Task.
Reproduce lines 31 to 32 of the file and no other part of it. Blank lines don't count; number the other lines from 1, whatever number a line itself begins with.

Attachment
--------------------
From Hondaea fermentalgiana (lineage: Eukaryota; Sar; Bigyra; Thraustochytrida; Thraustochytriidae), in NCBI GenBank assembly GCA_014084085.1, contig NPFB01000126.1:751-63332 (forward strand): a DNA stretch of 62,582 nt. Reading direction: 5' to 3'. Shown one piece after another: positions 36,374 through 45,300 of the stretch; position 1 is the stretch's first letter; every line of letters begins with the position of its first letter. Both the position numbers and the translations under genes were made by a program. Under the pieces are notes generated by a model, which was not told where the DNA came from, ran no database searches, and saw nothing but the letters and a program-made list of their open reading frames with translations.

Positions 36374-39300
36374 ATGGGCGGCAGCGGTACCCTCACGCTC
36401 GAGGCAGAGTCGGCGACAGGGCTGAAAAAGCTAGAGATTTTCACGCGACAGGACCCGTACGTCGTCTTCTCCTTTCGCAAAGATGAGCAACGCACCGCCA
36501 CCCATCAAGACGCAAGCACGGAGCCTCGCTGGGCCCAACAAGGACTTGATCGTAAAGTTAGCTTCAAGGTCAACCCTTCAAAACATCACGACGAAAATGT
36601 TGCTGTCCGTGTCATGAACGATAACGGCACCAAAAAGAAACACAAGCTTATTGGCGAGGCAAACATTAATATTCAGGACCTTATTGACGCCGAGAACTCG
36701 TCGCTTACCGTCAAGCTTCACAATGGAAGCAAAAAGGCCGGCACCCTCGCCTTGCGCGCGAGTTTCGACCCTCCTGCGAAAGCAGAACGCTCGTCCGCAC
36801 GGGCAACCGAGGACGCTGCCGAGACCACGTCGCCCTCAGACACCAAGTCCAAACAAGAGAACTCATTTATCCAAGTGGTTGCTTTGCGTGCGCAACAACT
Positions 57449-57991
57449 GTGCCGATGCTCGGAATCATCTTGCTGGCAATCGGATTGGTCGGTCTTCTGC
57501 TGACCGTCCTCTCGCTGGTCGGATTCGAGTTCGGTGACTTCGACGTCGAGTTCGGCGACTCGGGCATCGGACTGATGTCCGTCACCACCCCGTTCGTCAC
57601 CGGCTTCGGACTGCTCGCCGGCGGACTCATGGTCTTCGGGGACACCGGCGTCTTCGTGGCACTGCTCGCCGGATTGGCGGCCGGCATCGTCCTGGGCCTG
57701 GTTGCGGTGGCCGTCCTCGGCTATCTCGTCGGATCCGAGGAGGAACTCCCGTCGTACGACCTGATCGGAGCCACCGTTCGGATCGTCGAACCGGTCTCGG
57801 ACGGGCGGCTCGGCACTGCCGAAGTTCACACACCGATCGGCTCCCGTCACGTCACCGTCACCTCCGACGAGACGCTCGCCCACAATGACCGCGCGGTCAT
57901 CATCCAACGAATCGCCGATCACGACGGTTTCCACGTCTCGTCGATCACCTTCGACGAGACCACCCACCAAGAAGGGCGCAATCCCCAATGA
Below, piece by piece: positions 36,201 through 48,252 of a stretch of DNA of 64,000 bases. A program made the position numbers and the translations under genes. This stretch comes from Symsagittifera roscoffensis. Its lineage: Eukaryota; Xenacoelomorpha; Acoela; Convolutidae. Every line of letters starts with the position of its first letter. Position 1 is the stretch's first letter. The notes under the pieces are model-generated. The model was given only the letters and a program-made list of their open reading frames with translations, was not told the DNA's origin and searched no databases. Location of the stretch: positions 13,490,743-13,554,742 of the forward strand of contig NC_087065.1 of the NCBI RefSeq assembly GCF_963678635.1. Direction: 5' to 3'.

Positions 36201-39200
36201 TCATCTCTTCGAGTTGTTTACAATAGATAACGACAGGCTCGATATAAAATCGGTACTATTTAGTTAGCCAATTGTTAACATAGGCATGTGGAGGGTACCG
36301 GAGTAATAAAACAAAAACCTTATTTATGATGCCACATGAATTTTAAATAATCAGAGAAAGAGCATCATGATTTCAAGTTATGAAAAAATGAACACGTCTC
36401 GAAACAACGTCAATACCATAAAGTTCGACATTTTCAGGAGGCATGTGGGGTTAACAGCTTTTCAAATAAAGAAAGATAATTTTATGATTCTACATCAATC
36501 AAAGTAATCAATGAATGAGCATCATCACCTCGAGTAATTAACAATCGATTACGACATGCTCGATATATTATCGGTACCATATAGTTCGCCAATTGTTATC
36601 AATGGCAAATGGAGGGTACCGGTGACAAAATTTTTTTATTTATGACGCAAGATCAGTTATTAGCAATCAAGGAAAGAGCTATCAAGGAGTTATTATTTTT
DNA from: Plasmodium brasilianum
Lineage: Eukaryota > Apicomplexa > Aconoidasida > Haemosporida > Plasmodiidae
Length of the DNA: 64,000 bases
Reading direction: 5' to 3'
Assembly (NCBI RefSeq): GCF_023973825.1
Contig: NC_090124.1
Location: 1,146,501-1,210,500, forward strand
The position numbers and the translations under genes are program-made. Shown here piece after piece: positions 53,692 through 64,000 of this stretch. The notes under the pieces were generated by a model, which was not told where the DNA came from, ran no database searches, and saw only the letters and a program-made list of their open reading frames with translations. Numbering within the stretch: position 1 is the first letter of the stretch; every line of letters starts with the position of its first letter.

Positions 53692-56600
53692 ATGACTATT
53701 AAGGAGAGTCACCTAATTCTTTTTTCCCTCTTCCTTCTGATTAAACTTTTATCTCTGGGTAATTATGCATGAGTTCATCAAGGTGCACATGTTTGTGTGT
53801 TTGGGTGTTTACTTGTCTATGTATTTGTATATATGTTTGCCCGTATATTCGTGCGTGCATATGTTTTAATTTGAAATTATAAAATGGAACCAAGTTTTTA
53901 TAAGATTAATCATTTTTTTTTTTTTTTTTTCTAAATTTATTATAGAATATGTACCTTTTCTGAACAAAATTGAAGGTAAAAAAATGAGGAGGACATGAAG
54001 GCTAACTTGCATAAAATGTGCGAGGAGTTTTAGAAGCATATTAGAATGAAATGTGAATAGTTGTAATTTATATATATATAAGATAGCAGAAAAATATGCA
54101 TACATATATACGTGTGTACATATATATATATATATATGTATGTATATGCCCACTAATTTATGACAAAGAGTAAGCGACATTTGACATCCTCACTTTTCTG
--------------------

Positions 53692-56600
53692 ATGACTATT